The problem with this assumption is that the way the character is roleplayed in this regard depends on the player’s abilities, not the abilities of the character itself. The fact that your character has an 18 (pretty high for a starting score in DnD) or so in Intelligence or Wisdom or whatever has no reflection on your ability as a player to emulate those abilities for yourself, and if you as a player are not “smart,” you can’t think of doing the same things that a “smart” person would reasonably think to do, and if you can’t think of doing a particular thing, your character will not be able to decide to do it.

    Sorry for the tangent. My point is, I’m not “smart” in terms of my ability to make wise decisions, and that’s why I make characters that rely more on raw power than strategy; hence, fighter-types.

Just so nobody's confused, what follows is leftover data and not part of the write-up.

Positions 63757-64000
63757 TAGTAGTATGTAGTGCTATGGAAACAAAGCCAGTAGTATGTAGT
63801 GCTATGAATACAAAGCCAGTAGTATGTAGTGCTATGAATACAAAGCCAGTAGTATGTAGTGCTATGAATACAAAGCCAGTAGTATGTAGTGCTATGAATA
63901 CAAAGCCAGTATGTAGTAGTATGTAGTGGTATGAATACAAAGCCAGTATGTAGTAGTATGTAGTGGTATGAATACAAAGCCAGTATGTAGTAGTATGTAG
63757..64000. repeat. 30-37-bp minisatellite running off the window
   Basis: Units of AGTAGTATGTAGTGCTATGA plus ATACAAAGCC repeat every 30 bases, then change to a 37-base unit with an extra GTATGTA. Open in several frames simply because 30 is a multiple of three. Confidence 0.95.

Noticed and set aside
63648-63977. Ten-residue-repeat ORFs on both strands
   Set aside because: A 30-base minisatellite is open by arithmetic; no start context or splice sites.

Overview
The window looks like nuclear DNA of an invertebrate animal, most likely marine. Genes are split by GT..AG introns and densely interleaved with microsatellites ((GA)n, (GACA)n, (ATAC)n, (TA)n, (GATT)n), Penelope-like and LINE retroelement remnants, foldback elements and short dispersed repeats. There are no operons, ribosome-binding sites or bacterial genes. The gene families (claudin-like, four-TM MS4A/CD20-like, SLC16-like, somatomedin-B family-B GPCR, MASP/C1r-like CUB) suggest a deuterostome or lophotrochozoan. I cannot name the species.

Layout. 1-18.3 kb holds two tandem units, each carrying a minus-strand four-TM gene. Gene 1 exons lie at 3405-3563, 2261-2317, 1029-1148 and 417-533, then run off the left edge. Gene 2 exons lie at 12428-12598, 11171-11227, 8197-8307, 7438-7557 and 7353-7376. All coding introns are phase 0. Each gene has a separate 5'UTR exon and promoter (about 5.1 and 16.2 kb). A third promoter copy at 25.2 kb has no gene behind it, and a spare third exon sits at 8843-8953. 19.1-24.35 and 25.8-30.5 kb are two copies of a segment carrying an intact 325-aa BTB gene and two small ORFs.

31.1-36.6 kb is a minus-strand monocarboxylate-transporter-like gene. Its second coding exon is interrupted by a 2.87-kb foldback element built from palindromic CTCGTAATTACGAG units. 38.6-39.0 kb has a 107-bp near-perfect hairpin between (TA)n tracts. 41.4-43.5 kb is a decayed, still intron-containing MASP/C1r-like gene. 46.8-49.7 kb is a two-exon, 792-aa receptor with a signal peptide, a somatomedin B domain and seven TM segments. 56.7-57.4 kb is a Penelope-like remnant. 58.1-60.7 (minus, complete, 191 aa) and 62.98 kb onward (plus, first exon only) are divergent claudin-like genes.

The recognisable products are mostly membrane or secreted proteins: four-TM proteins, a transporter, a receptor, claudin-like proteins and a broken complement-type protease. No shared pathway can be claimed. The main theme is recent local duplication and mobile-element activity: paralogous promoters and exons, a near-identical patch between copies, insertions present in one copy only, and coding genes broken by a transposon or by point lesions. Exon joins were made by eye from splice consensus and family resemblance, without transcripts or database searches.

3. Im not exactly sure how to answer but I guess I would say I am more of a Warrior Rogue type charater player. I enjoy using stong and tough characters who can duke it out up close, have the ability if needed for short range to long range attacks. I dont like to get too complicated in magic type or special clothing items. If I find anything that you could wear thats magical its merely by scavenging and will disguard it if I find anything better. I like to sneak a lil but its more fun to go all guns blazing per say. I recently played a game where I was kinda like my own blacksmith so I was able to make some bad stuff and keep it up. That was interesting. Yeah so scavenger, brawler, ranger type whatever.

  4. I’m one of those types that’s cool with playing almost anything. I do have some preferences though. The first is that there isn’t too much complication when it comes to playing that class (this applies to rp races as well). If, for example, casting spells in this class takes an uber amount of supplies, gear, and time, then it’s not really worth it. I also want to have a little bit of flexibility in my in-game abilities. Once you run out of spell components or ammo do you just wait around? Um…no. And if I have the ability to heal myself and others, so much the better.